I take (accept, thoughtfully choose, joyfully receive) you to be my husband/wife (mate, companion, friend, fellow-traveler, lover, delight)  

To have (consider part of me, see as mine, take responsibility for as myself) and to hold (hug, caress, treat tenderly, protect, enfold) from this day forward (I am entering a new part of life that begins today)

For better (good times, make-up times, new days, wonderful discoveries), for worse (disappointments, misunderstandings, arguments, difficulties, unforeseen challenges);

For richer (not only material wealth but richer experiences in life that we seek to share together, growing into an abundance of God’s presence in our marriage), for poorer (times when we have to depend on the Lord for provision, times when we have to adjust expectations);

In sickness (times of sickness, fatigue, and the stresses of life, when patience is required) and in health (we take care of each other and encourage healthy living);

To love (long for you in every way, serve you, practice growing into oneness with you) and to cherish (to offer tender touch, patient care, seeking to understand and meet needs)

Until we are parted by death (we recognize that these promises aren’t for heaven but for here, as we help each other to know the Lord and anticipate eternal life in his presence);

As God is my witness (I acknowledge that God is listening to me and expects me to take these vows as seriously as anything I have ever said), I give you my promise (I want these words to be the most precious things I could ever give you, and I will live them out for you every day).

It’s been a delight to watch couples move toward each other as they have struggled, laughed, and cried their way into understanding the depth and meaning of their “leaving vows” that will allow them to join in the full oneness of marriage. Once in a while, take an evening with your spouse to review your vows.

Saturday, February 20, 2010

Paige's Highlights

So, be ready for a theme!  Knitting and Crochet!

1. Bernat. Their home webite with LOADS of free patterns, tutorials, and knitting/crochet help!  Seriously, they have dozens of patterns for hats, scarves, sweaters, toys, and house items.  If you're interested in knitting and crocheting for charity (afghans for homeless and battered women's shelters, preemie baby hats, chemo hats, or fund-raising patterns) try BernatCares.com
For both, you have to sign up to access patterns and such, giving them your e-mail but beyond that, it's easy as pie and you get GOBS of resources.  Basically, they look like every single one of their "free pattern" hand outs that you see in the yarn section of the store are available for free online.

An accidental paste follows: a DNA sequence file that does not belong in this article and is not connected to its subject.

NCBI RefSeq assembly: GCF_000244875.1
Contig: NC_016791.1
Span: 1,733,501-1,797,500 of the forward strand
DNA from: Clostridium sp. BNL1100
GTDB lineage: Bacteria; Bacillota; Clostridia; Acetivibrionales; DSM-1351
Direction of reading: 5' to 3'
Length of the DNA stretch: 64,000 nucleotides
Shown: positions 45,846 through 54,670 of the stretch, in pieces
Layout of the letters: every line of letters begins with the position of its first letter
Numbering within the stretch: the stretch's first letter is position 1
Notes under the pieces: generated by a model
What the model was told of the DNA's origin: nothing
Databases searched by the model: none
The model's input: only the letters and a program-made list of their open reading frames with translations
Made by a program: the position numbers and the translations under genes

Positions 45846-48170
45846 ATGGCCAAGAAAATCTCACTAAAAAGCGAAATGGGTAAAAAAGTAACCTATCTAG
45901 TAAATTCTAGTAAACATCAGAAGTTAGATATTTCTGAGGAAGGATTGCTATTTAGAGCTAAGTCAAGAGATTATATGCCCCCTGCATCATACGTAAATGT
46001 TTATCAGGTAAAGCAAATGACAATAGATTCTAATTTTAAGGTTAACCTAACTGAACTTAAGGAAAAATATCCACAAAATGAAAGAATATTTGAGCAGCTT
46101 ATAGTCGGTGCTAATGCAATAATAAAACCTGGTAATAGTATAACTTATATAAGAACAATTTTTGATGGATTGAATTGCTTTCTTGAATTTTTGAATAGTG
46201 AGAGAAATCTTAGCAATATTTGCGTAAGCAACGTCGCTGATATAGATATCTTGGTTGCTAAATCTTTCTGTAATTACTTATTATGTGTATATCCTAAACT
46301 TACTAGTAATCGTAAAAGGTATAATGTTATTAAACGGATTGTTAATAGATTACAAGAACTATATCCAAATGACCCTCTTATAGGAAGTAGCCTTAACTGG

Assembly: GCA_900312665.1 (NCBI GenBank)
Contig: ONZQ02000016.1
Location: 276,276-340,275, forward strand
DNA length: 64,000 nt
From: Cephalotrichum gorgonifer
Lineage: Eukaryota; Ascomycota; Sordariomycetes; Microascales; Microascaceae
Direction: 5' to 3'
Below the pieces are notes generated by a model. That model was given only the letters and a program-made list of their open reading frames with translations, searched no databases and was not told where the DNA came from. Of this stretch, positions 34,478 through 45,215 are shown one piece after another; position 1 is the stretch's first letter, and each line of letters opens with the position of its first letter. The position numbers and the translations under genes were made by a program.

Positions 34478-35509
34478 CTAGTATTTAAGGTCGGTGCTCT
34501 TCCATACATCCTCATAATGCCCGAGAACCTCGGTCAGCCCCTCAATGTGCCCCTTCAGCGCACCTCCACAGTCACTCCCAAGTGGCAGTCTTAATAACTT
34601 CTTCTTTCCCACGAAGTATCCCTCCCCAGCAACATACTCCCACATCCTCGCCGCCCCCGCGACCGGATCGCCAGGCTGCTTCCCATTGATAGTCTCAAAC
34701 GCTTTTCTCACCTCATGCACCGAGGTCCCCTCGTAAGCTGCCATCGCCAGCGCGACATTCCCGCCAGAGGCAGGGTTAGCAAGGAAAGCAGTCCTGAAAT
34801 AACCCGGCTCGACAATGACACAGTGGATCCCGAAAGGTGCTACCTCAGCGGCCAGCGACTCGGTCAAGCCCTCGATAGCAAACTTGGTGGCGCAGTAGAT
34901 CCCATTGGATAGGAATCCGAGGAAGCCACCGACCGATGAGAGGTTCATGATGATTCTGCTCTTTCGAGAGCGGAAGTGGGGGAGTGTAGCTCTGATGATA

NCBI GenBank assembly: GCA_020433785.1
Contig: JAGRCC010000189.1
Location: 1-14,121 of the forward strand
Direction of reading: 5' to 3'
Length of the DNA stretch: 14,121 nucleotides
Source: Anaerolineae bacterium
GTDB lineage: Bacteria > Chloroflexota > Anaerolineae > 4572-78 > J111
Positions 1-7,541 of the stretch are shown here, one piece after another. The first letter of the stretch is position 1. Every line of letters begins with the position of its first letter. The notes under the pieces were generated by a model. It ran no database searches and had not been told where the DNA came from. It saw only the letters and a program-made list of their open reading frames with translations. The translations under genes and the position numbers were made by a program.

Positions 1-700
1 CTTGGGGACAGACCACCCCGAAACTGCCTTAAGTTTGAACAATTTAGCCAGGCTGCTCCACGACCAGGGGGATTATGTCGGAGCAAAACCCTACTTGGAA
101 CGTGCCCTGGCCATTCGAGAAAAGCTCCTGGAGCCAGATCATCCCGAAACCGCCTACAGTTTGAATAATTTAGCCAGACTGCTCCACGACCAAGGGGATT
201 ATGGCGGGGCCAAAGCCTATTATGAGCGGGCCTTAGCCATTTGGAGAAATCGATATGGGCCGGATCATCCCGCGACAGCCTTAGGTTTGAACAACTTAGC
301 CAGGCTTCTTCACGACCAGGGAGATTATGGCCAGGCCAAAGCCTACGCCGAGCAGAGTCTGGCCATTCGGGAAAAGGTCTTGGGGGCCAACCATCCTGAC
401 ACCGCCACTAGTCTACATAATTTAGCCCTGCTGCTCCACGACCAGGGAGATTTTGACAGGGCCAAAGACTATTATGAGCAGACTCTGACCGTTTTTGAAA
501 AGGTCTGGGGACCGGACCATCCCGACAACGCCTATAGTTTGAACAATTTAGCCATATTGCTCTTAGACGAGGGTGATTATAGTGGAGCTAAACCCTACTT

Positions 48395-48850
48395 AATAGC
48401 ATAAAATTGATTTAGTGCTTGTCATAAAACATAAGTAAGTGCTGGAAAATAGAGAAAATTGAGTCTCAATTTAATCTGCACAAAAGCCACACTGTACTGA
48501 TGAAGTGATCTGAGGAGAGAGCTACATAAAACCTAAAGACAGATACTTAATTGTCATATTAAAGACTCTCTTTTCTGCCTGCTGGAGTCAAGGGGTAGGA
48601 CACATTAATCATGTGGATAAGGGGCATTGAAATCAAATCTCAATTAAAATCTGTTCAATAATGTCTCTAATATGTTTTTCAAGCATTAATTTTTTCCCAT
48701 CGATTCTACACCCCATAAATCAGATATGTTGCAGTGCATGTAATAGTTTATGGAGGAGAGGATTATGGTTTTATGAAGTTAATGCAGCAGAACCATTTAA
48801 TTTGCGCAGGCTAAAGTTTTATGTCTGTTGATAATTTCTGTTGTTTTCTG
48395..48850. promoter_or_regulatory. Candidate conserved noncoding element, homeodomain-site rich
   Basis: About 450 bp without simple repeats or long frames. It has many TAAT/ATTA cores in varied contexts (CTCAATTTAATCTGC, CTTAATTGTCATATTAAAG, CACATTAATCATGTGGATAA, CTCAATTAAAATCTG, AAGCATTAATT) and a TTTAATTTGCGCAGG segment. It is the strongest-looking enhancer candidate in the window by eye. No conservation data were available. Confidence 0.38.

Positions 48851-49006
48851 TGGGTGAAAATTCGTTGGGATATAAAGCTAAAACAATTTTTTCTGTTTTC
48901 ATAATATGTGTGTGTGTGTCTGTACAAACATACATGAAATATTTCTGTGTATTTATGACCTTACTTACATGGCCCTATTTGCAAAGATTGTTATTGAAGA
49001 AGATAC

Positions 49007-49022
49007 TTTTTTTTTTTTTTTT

2. Knit and Crochet Today.  A PBS TV show and a website.  They have lots of free patterns, great ideas, and links to some of the contributors' blogs and websites.  The lead gal, Brett Bara has a blog here on blogger...Check it out at Manhattan Craft Room.

3. Continental Knitting.  I've always knitted "standard" or "English" but have recently discovered "continental" or "German" knitting via Knitandcrochettoday.  Here is a GREAT series of web videos giving instruction on continental knitting by Jeanette White.  The plus side to retraining myself: less wear and tear on your hands (i.e. no arthritis at like 50) and faster knitting! :)

4. Ravelry.  It's a hybrid between knitting project websites and facebook for knitting and crochet.  TONS of patterns--some for free and some to order.  LOADS of ideas, tips, blogs, and news from fellow knitter.  "It's a knit and crochet community!"

Thursday, February 18, 2010

Ummm...Can you make me one?

A title of a running e-mail thread I have with Dan, I figured I'd transfer my "wish-list" here to share with you all.  All home-made gadgets for around the house and farm!

Tuesday, February 16, 2010

Green Living

A collection of ideas, resources, and websites for reducing, reusing, recycling, and using less chemicals. This is part of my "INFORMATION" pages, collections of interesting websites, links, and such on topics outlined by their title.  Enjoy!  (And tell me of other great ideas you've found!)

  • TheDailyGreen.com -- A website with TONS of green ideas, particularly with old-fashioned cleaning.
  • Fireplace starters -- Recycle those paper egg cartons, dryer lint, and left-over wax into sure-"fire" ;) starters. (nice pun, eh?)  Only one egg cup needed per fire! 
  • Self-watering Pots -- A cheap, home-made alternative to the expensive store-bought ones.  Complete video and instructions. Feel free to adapt to your own pots.
  • Thrift Stores -- No link required, find your local one.  You can be sure your money goes to a good cause and occasionally find some great treasures!
  • Bicarb Cleaning Solutions by Actual Organics 
  • Laundry Detergent and Softener by the Duggar family--scroll down for the recipe!  Surprisingly inexpensive!

Sunday, February 14, 2010

Sunday Thoughts

A most recent e-mail from a devotional I signed up for.  Very fitting for today. (Also, our one year blogging anniversary!  Read our first entry here.)


Happy Marriages

Love is patient and kind. Love is not jealous or boastful or proud or rude. It does not demand its own way. It is not irritable, and it keeps no record of being wronged.
1 Corinthians 13:4-5